This week, Russian experts announced plans to toughen penalties for cybercrimes; Georgian companies got fined for using illegal software; Ukrainian government partnered with international donors to fight corruption through e-governance reform; Freedom House published its annual Freedom on the Net index: Armenia mapped out a new strategy for innovative economy development until 2018. 

1. Russian experts work on amendments to the Criminal code that toughen penalties for cybercrimes. The draft bill is scheduled for an open discussion in the first half of 2017. The experts believe that the existing legislation is outdated and doesn’t meet latest technological developments. The opponents say that the problem lies not in the laws, which aren’t bad, but in methodology for investigation of cybercrimes and capacity of law enforcement to probe them. The clearance rate of cybercrimes in Russia remains quite low.

2. Seven Georgian companies were fined $100 thousand for using illegal Microsoft software. They will also have to pay for installation of legal software.

3. Ukrainian President Poroshenko has vetoed bill No. 3081-d on state support of cinematography in Ukraine, which also covers copyright piracy, including online piracy. While in support of the bill overall, he returned it to Parliament asking to further improve the mechanism of state subsidizing the film industry in line with budget and tax legislations.

4. The Government of Ukraine partnered with USAID, Eurasia Foundation, and the UK government to fight corruption through e-governance reform. The program will establish electronic procurement as the standard approach for public procurement within Ukraine and institute an Open Data program to ensure that all 18 central ministries and at least 35 municipalities with populations more than 100 thousand people publish data on a regular basis. The program will also provide regulatory and policy support and technical assistance to the government through the introduction of e-services.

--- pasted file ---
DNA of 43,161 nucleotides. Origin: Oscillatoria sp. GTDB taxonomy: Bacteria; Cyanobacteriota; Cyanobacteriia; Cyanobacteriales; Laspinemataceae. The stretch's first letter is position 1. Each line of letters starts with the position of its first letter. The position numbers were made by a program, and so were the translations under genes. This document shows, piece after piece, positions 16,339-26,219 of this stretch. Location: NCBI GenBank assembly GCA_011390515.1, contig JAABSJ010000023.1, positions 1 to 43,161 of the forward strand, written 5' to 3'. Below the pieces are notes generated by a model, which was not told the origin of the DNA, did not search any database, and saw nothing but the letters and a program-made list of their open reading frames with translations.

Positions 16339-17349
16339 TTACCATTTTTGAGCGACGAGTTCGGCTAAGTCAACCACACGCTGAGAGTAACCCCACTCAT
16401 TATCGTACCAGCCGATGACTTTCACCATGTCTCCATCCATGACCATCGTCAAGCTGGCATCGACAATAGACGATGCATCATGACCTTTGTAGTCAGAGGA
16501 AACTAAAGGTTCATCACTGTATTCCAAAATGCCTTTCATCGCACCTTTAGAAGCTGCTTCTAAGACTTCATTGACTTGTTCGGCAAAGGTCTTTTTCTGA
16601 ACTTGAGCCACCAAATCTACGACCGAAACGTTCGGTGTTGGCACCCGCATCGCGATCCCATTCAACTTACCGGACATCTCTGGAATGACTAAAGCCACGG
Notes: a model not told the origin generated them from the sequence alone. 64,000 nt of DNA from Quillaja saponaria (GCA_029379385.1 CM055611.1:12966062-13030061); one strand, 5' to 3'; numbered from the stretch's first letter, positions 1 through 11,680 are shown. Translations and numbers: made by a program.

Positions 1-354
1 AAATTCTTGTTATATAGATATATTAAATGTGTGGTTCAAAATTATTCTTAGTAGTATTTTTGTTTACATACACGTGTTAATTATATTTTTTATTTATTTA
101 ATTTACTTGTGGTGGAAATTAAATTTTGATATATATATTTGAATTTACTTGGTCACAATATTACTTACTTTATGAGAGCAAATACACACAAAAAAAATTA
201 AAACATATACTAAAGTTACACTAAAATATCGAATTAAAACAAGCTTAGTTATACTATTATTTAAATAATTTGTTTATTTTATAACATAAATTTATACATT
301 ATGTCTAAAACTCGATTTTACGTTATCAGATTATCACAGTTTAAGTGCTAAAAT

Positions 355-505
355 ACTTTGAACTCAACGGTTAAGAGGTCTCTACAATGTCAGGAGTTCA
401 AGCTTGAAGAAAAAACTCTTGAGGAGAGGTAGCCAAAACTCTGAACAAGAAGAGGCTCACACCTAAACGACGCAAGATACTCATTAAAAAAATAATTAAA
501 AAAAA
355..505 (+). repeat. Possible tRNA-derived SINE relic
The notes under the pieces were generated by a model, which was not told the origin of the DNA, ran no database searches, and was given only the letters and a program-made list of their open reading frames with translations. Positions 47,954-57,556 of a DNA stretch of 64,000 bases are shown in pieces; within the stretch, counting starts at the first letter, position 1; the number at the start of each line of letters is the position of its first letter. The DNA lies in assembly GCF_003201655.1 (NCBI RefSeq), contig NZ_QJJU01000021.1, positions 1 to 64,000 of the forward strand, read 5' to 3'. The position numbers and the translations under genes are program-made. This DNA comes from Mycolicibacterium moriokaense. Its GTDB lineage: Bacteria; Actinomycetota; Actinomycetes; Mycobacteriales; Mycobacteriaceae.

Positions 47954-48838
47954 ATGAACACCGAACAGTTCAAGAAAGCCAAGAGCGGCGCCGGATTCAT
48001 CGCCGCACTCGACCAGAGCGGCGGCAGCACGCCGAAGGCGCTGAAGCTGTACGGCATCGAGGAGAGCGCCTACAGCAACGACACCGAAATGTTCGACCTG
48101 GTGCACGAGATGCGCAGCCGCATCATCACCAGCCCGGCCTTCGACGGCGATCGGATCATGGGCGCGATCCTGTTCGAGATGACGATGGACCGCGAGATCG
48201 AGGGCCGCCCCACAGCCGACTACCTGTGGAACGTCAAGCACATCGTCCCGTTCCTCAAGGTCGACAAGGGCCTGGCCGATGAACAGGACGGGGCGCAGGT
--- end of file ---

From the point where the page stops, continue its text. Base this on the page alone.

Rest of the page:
5. Freedom House published its annual Freedom on the Net index. Overall, around the world internet freedom continued to decline, with more governments than ever before targeting social media and communication apps. The list of 65 countries included former Soviet states too, Among them, Georgia and Armenia ranked the highest. Kyrgyzstan, Ukraine, and Azerbaijan marked as partly free. Belarus, Kazakhstan, Russia, and Uzbekistan ranked as countries where internet freedom is restricted through blocking access, censoring certain content, and arresting bloggers and internet users.

6. Armenia takes the course towards innovative economy through improvement of business processes and online education technologies. On November 18-19, public officials, IT professionals and decision makers gathered at Business Innovations Forum in Dilijan to map out a new strategy for innovative economy development until 2018.